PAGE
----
Vogue.

With time, a mirror stolen from my mom’s bathroom drawer, and the prospect of being cyberbullied by my older friends, I eventually found out how to use a tampon. I’m not sure how I felt when I graduated from wearing diapers a pad at age two, but I think the second time I graduated from wearing a diaper a pad and no longer required a spandex-diaper was much more iconic. I know this because the entire experience is written out in code in my diary (which was cleverly cracked by my sister using the key on the following page).

Saving Face, Feeling Great

In 2006, icy eyeshadow and glossy lips were all the rage in beauty magazines like Cosmo, Seventeen, and Teen Vogue. I wouldn’t have known this though. I first picked up Seventeen a year later in August 2007 (covergirl was Hilary Duff), confused as to why there were pictures of a latex tube unraveling itself onto a banana with step-by-step instructions on page 34.

While many chic, beautiful women and closeted gays can delightfully recall enchanting moments of their first encounters with makeup, I can’t relate. I never snuck into my mom’s makeup drawer to steal her Chanel Rouge lipstick or apply a quick spritz of an eau de parfum of any kind. I am not one of these fabulous gawdesses.

From what I can remember, my sister and I used to raid my mother’s makeup drawer for one item: blush. Instead of turning ourselves into sun-kissed kweens as advised by Revlon, we thought it hilarious to apply blush heavily all over our faces to feign a bad case of sun poisoning. I can only infer now this has to be the cause of why I continue to suffer from acne- it is simply because I applied blush so heavy handed in seventh grade that the pigment is still trying to free itself from my clogged pores.

Beyond applying blush, my first encounter with makeup was Maybelline’s “Silver Lining” eyeshadow. Pressed into a pan with small applicator, I skillfully smeared metallic pigment all across my sweaty lids. No mascara. No brows either- as far as teenage America was concerned, eyebrows simply did not exist until Anastasia Beverly Hills made us aware they were solely on our faces to draw in, dye, comb, pluck, fluff, gel, stencil, and spend $500 on per month.

As my hormones raged on into eighth grade, beauty magazines encouraged me to beat my face into quite the flawless, handsome-looking pancake. In addition to metallic eyeshadow, I now added foundation to my skin routine. Zits? Gross. No one could even know I had visible pores. I packed on five layers of foundation and concealer so I’d look like Ashley Tisdale in TigerBeat magazine.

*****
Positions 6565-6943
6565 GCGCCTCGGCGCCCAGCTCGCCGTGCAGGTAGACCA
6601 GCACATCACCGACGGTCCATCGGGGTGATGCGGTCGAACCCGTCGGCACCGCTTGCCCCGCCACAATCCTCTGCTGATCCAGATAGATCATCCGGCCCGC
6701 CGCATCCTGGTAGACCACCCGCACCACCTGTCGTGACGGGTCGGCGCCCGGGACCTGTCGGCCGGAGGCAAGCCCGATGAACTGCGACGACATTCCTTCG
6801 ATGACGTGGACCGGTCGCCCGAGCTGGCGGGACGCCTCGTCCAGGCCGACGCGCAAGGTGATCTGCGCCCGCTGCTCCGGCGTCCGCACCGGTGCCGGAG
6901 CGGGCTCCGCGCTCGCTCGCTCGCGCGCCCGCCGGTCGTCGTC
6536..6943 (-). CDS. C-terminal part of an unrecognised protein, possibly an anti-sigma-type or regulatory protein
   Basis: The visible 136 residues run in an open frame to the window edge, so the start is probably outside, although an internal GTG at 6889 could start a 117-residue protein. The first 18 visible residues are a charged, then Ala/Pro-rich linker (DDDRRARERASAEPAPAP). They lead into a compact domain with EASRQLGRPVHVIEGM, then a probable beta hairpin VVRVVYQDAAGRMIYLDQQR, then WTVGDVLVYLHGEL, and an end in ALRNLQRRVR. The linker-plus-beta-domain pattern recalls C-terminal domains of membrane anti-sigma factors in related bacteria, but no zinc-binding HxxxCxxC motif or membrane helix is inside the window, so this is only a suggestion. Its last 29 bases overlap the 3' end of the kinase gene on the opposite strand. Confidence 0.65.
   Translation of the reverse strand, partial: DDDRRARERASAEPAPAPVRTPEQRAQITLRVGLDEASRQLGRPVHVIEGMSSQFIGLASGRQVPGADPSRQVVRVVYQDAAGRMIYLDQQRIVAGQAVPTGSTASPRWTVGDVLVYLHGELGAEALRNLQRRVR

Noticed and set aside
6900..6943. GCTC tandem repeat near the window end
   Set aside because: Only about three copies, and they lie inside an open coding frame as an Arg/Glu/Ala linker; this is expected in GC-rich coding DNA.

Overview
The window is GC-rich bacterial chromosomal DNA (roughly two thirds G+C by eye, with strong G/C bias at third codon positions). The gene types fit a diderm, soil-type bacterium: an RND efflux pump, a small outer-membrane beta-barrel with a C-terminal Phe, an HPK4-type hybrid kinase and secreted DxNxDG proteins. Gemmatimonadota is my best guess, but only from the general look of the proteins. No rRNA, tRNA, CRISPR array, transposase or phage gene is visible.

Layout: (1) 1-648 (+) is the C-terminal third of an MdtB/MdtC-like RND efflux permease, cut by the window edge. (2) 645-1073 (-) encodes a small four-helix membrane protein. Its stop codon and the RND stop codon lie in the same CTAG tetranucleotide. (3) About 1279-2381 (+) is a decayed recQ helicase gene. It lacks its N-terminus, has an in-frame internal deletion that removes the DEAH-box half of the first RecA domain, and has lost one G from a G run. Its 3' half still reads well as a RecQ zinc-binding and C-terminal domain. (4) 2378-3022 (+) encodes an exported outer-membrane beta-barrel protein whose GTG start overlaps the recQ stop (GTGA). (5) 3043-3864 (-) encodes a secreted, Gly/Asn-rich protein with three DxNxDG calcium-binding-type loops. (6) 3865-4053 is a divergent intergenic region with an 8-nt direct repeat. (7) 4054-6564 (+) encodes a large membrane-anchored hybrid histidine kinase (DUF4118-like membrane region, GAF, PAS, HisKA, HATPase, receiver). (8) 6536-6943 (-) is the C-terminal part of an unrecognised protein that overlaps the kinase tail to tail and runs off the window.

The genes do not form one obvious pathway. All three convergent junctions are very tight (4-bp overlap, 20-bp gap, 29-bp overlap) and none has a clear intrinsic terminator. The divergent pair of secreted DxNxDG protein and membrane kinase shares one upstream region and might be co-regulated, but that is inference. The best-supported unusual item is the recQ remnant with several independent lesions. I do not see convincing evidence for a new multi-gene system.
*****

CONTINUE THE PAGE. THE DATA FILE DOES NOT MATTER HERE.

Peep the blue metallic lipstick.

Because I did not have the porcelain skin of a china doll, I was at constant war with my face. At night I played a continuous, sweaty game of whack-a-mole in the mirror. With the calm determination of a deranged plastic surgeon on edibles, I tweezed, poked, prodded, and pushed my acne further into my pores. Any time one zit would subside, another rose up in its place. I would pick my face into submission or tweeze trying.

“It was from hitting myself in the face with a shovel”, I’d yell loudly to random passersby in the halls, making a gesture to the gouge I’d made in my forehead from trying to rid myself of a blackhead.

Turns out it’s increasingly hard to convince your peers you’ve been repeatedly hit in the face with a shovel, especially in the warm, summer months. So onward I continued, beating foundation into my skin even harder, making Aunt Jemima proud of her little pancake faced-child.

To Be Continued…

Boys, School Dances, Homosexuals, Social Media in 2007, and Cross-Dressing

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Dating for (Mentally Ill) Dummies

It wasn’t my best date, but it wasn’t my worst either. He showed up, unlike my first date ever in college. That was a plus.

He was sweet, I knew that much, but I found myself straining to find common ground amidst lengthy, awkward pauses. Tense crossed legs, vigorous nodding (don’t dissociate, damn it), I gripped a cold fizzy beer in my right hand like the lifeline I knew it was. Feigning interest, I propped my chin in my hand and noticed that his eyes flicked towards my now-exposed wrist. Self-consciously, I jerked my arm off the high-top table and back into my lap.

We needed a distraction. He had mentioned salsa dancing in passing earlier, so I drained my IPA in ten seconds and vaulted myself off my chair, date in tow. The poor guy probably thought he was gonna lay the pipe that night.

After a ten minute Uber ride, we flashed our IDs and a quick smile to the bouncer and entered a sticky-floored bar in downtown Cambridge. Shaking my head when asked for another drink, my date and I hit the dance floor. Under the flickering lights and gyrating, sweaty bodies, a bridal party from my college’s hometown screamed at my arrival and asked if I was dancing with my husband.